Deaths from cocaine, after holding steady for many years, increased an alarming 52% between 2015 and 2016, according to the CDC, with the trend continuing in the most recent federal data. The stimulant is now killing approximately 13,000 people a year, on track to rival painkiller pills and heroin.
Although researchers don’t fully understand why cocaine overdoses are spiking, they know that one of the biggest drivers is fentanyl. Once an obscure hospital drug, the synthetic opioid has taken over the US illicit drug market in just five years, killing tens of thousands of people including Prince and Tom Petty.
In 2016, a synthetic opioid such as fentanyl showed up in more than 83% of the cocaine-related overdoses in New Hampshire; 70% of cocaine-related deaths in Massachusetts; nearly 64% of those in Maine; and 54% of those in Connecticut. Since cocaine is a stimulant and fentanyl a depressant, mistaking the two might be especially dangerous.
“They might take what they think is cocaine and not get the feeling they expect — in fact they get the opposite — and so they think they have to take more to get what they expect,” said Baltimore City Health Commissioner Leana Wen. “Instead they give themselves a fatal overdose of fentanyl.”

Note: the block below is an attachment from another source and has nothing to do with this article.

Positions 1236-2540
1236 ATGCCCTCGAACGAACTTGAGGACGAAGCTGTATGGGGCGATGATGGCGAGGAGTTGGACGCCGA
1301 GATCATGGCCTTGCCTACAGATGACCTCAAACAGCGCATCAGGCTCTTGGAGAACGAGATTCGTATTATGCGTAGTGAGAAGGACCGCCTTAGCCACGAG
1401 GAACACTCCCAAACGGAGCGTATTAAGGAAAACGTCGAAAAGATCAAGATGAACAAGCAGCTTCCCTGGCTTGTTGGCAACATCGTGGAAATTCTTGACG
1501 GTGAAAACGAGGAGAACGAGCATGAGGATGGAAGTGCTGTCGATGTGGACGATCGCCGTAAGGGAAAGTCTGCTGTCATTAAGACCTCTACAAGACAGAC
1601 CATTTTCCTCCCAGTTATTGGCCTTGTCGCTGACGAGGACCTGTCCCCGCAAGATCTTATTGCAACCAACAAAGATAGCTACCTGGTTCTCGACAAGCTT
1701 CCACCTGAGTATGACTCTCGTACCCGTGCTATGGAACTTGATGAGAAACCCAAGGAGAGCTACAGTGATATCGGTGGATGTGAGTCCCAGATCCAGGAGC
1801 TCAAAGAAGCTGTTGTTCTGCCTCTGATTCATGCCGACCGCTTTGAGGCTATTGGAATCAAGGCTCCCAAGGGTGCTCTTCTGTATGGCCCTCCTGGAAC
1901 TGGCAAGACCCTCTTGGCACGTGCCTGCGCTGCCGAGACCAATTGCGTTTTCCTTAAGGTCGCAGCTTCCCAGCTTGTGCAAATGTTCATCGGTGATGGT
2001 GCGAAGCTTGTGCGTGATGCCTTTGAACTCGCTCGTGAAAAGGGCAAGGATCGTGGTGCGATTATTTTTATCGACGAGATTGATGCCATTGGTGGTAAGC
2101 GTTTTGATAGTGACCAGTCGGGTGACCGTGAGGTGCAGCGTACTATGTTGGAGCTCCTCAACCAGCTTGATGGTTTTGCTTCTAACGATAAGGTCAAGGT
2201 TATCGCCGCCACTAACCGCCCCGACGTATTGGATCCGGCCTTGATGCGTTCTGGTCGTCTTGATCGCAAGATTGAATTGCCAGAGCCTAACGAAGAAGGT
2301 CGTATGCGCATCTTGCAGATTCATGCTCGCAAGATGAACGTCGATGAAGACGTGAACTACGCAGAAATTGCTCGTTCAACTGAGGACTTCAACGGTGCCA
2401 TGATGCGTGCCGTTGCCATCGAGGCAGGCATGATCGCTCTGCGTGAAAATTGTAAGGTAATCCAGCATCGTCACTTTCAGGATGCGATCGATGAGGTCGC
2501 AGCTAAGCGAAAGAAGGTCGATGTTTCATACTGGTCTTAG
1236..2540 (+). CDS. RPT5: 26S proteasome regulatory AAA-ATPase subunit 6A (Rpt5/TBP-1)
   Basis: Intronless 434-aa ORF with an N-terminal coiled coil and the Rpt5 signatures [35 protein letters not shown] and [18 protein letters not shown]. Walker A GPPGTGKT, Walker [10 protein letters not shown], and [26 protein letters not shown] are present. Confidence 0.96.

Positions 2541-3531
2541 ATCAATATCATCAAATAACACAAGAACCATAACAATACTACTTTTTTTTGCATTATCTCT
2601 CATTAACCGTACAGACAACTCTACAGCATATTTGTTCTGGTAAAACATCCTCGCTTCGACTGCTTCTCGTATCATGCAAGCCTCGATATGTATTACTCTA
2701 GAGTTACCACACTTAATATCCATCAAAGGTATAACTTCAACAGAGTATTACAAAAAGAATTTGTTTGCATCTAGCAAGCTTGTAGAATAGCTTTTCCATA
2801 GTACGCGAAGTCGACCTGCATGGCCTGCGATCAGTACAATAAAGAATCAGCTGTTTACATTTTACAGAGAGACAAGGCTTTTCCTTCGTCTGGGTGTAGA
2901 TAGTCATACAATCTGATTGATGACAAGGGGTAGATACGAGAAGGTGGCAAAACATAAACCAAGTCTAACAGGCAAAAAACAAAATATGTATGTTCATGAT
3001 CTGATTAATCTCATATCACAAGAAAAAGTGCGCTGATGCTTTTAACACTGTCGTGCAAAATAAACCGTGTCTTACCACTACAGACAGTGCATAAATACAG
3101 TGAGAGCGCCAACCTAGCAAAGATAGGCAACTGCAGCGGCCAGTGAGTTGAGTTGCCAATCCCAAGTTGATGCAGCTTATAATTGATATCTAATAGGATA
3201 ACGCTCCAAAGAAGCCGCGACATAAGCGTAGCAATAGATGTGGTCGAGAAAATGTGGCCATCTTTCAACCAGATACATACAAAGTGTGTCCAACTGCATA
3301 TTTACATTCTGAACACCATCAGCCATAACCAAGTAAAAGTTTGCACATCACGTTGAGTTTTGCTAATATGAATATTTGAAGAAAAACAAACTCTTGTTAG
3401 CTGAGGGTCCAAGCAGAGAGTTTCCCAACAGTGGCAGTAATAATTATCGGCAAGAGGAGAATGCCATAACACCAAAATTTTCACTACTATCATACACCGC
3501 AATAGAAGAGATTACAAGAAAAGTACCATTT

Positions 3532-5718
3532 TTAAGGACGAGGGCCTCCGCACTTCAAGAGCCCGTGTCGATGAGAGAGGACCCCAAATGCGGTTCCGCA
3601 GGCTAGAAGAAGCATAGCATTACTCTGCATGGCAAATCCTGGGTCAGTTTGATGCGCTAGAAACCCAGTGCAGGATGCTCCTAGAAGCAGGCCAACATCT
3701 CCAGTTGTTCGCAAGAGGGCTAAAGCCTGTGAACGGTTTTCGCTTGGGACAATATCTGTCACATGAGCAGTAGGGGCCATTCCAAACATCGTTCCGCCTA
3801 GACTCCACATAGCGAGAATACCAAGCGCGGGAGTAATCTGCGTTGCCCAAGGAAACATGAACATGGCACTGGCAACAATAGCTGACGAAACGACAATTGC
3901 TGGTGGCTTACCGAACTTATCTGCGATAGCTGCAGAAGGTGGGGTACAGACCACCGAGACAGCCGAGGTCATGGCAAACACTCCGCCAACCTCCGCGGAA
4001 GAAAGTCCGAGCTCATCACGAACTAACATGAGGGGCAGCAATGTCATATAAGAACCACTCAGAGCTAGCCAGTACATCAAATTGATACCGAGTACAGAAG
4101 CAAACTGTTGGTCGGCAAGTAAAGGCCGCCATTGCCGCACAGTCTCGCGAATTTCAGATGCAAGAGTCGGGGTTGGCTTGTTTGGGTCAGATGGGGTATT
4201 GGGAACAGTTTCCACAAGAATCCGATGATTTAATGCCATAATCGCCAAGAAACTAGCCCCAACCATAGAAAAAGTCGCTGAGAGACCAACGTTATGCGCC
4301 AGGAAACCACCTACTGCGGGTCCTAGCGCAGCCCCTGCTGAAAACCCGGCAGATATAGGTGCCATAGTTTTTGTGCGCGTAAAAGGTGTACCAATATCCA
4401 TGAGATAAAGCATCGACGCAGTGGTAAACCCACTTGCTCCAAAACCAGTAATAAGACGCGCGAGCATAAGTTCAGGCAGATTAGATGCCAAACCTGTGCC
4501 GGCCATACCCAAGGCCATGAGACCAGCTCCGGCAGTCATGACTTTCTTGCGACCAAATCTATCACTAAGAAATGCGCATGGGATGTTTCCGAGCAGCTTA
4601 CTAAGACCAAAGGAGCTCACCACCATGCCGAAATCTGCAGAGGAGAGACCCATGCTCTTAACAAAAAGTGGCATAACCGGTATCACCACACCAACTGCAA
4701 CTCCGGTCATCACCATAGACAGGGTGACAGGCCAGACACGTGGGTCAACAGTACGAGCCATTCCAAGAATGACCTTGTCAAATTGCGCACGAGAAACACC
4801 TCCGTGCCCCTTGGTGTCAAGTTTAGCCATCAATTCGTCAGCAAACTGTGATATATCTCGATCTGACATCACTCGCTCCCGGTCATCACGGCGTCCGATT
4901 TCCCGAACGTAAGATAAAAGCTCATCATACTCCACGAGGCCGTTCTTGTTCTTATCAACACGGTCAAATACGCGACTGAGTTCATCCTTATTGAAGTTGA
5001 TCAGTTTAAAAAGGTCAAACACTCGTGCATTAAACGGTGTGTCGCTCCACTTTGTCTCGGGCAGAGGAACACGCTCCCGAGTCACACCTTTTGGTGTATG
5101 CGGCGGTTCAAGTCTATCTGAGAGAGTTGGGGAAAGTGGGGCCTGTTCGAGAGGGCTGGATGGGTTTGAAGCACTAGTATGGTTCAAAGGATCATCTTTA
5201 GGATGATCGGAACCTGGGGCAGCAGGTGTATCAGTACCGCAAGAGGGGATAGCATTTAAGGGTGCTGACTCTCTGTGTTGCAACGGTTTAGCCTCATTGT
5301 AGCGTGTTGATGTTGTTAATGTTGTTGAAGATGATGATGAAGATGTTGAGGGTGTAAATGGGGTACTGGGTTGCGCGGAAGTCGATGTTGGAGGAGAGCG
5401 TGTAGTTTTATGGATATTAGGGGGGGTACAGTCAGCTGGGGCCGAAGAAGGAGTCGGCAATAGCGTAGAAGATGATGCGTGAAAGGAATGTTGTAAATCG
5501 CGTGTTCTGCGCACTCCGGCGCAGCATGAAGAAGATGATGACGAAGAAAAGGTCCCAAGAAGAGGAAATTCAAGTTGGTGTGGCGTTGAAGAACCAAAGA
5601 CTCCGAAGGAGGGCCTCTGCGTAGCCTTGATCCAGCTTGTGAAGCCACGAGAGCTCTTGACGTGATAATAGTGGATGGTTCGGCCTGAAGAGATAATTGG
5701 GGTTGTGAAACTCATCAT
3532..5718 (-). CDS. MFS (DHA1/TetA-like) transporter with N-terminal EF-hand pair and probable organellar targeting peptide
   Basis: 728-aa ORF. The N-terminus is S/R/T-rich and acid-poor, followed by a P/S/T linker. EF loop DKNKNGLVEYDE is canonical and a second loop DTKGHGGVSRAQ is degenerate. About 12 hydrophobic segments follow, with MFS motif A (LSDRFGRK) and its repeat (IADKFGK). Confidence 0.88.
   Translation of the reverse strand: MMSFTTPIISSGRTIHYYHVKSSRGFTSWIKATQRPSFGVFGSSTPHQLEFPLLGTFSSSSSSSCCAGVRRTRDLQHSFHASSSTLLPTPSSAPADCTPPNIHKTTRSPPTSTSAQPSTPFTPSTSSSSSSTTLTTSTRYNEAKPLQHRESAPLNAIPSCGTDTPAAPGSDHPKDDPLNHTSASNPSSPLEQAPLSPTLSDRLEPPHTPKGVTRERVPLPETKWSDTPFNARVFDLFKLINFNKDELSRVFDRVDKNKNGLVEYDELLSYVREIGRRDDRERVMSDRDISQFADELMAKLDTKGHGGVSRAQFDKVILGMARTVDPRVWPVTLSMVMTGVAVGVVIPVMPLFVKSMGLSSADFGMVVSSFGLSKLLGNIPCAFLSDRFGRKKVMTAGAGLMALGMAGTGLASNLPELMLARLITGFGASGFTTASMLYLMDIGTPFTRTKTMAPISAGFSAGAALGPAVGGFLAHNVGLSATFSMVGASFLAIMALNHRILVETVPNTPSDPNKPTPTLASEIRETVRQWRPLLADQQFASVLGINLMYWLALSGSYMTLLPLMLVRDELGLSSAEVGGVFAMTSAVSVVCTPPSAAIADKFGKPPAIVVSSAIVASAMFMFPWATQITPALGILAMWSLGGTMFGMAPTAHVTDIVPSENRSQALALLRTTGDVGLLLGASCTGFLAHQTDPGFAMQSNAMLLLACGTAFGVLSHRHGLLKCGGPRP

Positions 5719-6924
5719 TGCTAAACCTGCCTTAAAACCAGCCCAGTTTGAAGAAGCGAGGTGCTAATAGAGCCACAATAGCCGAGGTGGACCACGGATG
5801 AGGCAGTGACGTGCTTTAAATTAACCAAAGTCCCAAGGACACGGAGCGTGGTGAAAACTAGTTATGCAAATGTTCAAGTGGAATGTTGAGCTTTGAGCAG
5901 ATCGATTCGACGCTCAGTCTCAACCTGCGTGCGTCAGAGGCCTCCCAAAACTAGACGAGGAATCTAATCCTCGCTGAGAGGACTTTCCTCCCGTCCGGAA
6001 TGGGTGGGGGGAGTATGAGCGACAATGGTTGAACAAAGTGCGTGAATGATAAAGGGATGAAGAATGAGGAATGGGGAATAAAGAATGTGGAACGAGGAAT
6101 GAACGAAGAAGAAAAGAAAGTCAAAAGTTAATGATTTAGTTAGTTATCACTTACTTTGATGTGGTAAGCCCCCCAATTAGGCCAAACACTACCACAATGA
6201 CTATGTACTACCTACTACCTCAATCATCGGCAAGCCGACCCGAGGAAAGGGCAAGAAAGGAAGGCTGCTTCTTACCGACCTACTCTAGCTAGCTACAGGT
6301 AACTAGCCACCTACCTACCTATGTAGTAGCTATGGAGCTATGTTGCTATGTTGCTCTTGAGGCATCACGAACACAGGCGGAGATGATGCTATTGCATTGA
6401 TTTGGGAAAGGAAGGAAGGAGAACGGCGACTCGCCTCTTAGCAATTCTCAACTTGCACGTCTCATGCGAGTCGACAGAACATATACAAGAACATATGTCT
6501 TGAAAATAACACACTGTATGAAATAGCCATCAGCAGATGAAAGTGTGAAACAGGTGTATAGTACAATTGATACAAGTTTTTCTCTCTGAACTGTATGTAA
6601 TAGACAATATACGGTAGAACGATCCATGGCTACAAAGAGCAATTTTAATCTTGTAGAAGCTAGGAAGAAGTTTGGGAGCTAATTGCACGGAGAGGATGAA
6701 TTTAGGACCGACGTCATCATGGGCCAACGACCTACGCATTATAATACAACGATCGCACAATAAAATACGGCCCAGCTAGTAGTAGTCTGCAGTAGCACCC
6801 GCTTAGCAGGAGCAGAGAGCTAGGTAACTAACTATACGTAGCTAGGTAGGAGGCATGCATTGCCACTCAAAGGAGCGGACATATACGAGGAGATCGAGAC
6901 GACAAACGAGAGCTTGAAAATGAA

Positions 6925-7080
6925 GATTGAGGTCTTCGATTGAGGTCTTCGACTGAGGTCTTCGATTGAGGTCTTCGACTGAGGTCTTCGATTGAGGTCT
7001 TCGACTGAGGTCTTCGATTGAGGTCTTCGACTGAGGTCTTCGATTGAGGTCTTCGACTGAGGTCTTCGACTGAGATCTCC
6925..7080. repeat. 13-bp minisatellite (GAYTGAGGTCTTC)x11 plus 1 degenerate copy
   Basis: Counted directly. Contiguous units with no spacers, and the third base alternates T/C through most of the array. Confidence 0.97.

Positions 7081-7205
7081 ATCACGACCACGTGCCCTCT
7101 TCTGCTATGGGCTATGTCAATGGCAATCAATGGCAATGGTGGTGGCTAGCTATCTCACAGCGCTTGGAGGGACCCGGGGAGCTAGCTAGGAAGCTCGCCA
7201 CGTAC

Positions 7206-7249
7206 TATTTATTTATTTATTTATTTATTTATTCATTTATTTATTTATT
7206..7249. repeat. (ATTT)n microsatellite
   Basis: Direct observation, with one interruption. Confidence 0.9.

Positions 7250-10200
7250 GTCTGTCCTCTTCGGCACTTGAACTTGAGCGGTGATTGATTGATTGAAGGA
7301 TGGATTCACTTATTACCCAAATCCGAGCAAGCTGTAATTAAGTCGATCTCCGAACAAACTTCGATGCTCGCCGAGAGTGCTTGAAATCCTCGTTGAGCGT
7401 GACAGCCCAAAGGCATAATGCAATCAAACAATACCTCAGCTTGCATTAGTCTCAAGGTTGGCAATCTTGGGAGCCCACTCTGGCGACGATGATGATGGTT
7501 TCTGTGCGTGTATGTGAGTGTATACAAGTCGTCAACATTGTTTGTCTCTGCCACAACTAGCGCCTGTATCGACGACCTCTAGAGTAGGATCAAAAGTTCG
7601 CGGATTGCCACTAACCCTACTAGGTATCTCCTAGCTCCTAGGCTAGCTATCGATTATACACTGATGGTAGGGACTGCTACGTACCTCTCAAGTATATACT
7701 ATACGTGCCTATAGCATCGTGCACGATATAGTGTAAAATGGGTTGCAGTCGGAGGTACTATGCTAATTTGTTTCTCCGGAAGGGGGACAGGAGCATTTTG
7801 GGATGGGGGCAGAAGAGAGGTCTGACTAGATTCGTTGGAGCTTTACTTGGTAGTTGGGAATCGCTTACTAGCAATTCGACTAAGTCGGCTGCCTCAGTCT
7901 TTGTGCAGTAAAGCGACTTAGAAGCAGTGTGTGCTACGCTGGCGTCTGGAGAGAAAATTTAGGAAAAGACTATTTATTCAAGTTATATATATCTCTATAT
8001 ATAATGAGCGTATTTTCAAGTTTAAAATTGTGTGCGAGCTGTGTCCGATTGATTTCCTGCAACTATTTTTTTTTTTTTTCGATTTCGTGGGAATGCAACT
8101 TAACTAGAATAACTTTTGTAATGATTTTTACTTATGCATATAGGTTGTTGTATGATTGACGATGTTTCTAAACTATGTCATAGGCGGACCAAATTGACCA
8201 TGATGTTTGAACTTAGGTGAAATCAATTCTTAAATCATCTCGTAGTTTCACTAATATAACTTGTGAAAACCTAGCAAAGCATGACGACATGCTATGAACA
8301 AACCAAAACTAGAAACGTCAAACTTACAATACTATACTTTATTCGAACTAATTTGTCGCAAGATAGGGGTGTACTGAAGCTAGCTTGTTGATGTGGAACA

Good weather and a peace deal in Colombia means the US is due for more imports of cocaine. The South American country — the source of most US cocaine — reported an unexpectedly high yield for coca last year, the second bumper crop in a row. The street price of a gram of cocaine dropped from $220 in 2014 to $156 in 2016, according to the DEA, and will continue to drop as more supply rolls in.
Nearly 1.5 million adults use cocaine every month in the US. That’s almost three times higher than the estimated number of people with a heroin use disorder. With the price of cocaine dropping and supply expanding, an increase in cocaine use would come at exactly the wrong time, triggering a new phase of the overdose crisis.